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Every nation has to raise the standard of media literacy: BBC’s Jamie Angus

Jamie Angus, editorial director of BBC Global News Ltd and deputy director of the BBC World Service Group, said that there is self-censorship in the Indian news market, which is not the case with the BBC because it is not working on a commercial model. Photo: Priyanka Parashar/MintPremium
Jamie Angus, editorial director of BBC Global News Ltd and deputy director of the BBC World Service Group, said that there is self-censorship in the Indian news market, which is not the case with the BBC because it is not working on a commercial model. Photo: Priyanka Parashar/Mint

Jamie Angus on the BBC's focus areas in India, media's role in tackling fake news and how the media, at times, should refrain from covering the US President Donald Trump

New Delhi: Jamie Angus, editorial director of BBC Global News Ltd and deputy director of the BBC World Service Group, wants to focus on the coverage of women, caste and Pakistan in India—three areas where, he believes, there’s a “real gap" in quality news coverage. Angus, who was in Delhi recently, is keen to build a loyal consumer base for the broadcaster’s regional language digital services on the basis of such special coverage.

The public broadcaster of the UK had recently launched digital news services in four new Indian languages—Telugu, Marathi, Punjabi and Gujarati (in addition to Hindi, Tamil and English). Globally, the BBC operates in close to 40 languages.

In an interview, Angus talks about the BBC’s focus areas in India, media’s role in tackling fake news and how the media, at times, should refrain from covering the US President Donald Trump. Edited excerpts:

With the four new digital channels that BBC has launched here, how do you plan to approach the coverage?

We are still evaluating and assessing the kind of content that people like. The response, so far, has been very positive. We are trying to establish ourselves in the language market. What we really want to do is build loyalty; we want the audience to return to BBC’s digital content several times a week and not just once or twice.

Do you have any specific focus areas for India?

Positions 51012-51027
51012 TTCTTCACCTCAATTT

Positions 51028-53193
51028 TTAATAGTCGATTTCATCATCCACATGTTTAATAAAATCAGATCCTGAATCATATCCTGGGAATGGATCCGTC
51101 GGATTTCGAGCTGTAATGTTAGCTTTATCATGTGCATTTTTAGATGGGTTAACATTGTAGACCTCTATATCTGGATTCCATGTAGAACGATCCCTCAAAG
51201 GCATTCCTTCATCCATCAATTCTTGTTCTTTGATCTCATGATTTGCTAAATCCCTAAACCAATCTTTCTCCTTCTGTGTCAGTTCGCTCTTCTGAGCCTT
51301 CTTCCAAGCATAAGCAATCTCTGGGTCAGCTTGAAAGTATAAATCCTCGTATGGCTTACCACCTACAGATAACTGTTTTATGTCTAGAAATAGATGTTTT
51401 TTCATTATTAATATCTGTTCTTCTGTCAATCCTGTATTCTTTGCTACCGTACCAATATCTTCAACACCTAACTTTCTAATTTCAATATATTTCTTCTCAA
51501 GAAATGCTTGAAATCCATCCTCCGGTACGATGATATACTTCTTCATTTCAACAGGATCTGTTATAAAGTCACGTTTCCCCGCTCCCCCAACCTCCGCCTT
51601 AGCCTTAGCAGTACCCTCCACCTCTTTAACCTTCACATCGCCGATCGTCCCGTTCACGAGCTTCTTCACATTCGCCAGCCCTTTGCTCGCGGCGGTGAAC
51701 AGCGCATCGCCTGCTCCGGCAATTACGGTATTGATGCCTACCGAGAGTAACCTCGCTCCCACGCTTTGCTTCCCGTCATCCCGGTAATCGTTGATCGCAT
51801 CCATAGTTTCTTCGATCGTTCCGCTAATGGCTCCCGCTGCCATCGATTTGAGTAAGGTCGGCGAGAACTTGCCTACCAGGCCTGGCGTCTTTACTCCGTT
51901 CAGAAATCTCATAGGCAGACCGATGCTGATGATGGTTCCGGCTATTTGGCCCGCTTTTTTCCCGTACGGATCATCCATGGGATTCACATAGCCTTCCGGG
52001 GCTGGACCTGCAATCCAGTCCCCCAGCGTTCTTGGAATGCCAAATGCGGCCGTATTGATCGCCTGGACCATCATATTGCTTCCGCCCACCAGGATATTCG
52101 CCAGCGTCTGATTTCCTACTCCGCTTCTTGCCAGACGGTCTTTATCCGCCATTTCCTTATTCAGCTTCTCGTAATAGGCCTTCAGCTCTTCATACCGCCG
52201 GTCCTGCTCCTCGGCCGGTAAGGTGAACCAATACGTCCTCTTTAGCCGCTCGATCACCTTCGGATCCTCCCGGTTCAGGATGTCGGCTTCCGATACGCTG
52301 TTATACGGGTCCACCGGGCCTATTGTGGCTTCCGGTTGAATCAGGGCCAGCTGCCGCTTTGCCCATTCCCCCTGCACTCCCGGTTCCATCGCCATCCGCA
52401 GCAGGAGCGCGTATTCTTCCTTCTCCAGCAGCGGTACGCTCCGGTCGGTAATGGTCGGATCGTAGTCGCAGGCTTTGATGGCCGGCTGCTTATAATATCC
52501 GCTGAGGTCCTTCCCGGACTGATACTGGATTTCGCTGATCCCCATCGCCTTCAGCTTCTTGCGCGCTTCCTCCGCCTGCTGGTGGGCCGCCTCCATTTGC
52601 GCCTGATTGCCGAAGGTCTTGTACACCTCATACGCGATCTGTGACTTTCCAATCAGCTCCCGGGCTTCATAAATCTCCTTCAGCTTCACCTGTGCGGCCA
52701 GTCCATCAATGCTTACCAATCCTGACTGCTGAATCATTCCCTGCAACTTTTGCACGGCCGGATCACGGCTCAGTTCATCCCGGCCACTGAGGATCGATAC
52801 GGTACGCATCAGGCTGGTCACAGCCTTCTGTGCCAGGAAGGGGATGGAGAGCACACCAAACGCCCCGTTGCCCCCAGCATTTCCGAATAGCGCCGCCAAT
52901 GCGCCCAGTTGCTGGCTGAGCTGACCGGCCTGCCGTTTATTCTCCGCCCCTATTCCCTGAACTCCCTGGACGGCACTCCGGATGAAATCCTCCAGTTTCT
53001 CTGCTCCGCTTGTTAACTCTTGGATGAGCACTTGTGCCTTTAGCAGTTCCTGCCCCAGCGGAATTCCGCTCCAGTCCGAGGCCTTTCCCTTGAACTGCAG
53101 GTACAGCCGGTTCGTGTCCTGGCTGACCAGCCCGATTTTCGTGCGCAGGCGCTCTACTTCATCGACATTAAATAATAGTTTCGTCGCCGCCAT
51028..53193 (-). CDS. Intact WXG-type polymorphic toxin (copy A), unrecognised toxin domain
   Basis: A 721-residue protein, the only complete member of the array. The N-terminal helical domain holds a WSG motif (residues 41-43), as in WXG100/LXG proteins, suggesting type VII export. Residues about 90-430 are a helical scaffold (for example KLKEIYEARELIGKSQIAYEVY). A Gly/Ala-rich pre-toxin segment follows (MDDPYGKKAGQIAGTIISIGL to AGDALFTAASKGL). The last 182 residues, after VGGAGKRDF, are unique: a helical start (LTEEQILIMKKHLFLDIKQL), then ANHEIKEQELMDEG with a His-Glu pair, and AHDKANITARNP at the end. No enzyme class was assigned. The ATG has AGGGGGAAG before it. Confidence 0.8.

First of all, independent and quality coverage of international news is a priority. Second, we tend to cover stories where local and national media are not providing good enough coverage. We have a specific agenda in such cases like economic situation of women or caste system.

There is self-censorship in the Indian news market, which is not the case with the BBC because we are not working on a commercial model. We don’t have to hold ourselves back and we can be more frank and more engaging around issues. In India, there is a real gap in the market for high quality international news coverage.

Could you elaborate?

Take the case of coverage of Pakistan. When we surveyed local markets in India, we discovered a real gap in the quality coverage of Pakistan because some national news media here either have an agenda or their coverage is not as complete as the BBC’s. We have a very extensive news gathering operation in Pakistan and a Hindi correspondent in Islamabad. We are respectful of the national market but we don’t have to self-censor ourselves in reportage.

Which medium is driving growth for you?

In the long term, we see ourselves transitioning towards digital. At the same time, I am also interested in the durability of television because it is really difficult to make a big brand impact without television. TV helps you build presence in a market, while the advantage of digital is that the cost of publishing is low (much lower than TV). However, the brand strength comes from both.

Globally, BBC World News channel posted 12% audience growth last year and is now reaching almost a 100 million people a week across the world. There is something aspirational about television. In the next five-ten years, I see international TV news channels still present in the market.